A wainwright was a craftsman skilled in the making and repairing of wagons. “Wain” was an old word for a large farm wagon. Also working in the shed would have been wheelwrights and blacksmiths. I know this through genealogy research as, in the 1880s, several of my ancestors were wainwrights and teamsters (wagon drivers).
This shed is located in the ghost town of Shaniko, Oregon. There are a few permanent residents in what’s left of the town and from time to time a tourist shop will spring up only to die after a year or so. Shaniko is located on a busy highway but everyone is always in a hurry to get somewhere else.
Lighthouses don’t go running all over an island looking for boats to save: they just stand there shining.
— Anne Lamott
Coquille River Lighthouse, Bandon, Oregon
Before the development of clearly defined ports, mariners were guided by fires built on hilltops. Since raising the fire would improve the visibility, placing the fire on a platform became a practice that led to the development of the lighthouse. In antiquity, the lighthouse functioned more as an entrance marker to ports than as a warning signal for reefs and promontories, unlike many modern lighthouses. The most famous lighthouse structure from antiquity was the Pharos of Alexandria, although it collapsed during an earthquake centuries later.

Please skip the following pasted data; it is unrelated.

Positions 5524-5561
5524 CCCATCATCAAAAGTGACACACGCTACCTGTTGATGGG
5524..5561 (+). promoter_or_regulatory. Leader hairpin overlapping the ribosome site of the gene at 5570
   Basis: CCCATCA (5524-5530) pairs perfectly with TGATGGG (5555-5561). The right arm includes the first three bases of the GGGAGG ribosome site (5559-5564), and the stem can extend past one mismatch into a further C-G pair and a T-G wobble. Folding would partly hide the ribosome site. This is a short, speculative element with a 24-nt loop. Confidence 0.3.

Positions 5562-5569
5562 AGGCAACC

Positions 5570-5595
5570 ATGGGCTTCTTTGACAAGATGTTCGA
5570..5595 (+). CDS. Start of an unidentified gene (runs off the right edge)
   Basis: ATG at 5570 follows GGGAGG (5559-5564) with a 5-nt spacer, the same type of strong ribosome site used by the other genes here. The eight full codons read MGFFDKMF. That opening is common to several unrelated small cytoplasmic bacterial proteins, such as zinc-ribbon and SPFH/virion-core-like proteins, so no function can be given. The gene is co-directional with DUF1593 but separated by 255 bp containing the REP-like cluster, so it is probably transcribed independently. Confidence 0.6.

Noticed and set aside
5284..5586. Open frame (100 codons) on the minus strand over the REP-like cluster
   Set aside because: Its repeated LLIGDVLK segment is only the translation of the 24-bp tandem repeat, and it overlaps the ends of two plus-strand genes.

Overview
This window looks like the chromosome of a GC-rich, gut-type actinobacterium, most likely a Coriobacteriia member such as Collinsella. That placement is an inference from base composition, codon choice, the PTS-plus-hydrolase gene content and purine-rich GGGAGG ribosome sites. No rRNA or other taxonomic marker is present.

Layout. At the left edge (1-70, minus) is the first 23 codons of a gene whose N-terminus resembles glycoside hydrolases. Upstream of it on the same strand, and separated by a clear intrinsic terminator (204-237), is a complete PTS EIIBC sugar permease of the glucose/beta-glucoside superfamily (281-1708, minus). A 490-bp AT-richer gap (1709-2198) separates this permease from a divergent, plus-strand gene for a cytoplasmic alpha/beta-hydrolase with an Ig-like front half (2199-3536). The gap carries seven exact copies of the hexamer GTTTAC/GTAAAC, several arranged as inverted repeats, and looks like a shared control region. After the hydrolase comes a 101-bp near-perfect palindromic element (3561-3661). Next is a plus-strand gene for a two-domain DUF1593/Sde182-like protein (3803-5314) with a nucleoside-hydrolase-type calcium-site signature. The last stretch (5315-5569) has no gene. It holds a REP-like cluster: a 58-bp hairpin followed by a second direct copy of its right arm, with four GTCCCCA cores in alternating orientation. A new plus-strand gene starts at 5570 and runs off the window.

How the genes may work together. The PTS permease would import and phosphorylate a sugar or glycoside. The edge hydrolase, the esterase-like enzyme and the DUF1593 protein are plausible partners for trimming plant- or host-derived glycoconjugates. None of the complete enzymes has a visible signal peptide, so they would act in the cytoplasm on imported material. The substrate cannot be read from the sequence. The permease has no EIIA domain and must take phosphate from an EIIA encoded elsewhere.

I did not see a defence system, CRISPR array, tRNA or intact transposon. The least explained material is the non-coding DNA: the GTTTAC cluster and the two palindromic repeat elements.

The intact Tower of Hercules at A Coruña and the ruins of the Roman lighthouse at Dover Castle in England give insight into ancient lighthouse construction; other evidence about lighthouses exists in depictions on coins and mosaics, of which many represent the lighthouse at Ostia. Coins from Alexandria, Ostia, and Laodicea in Syria also exist. (Wiki)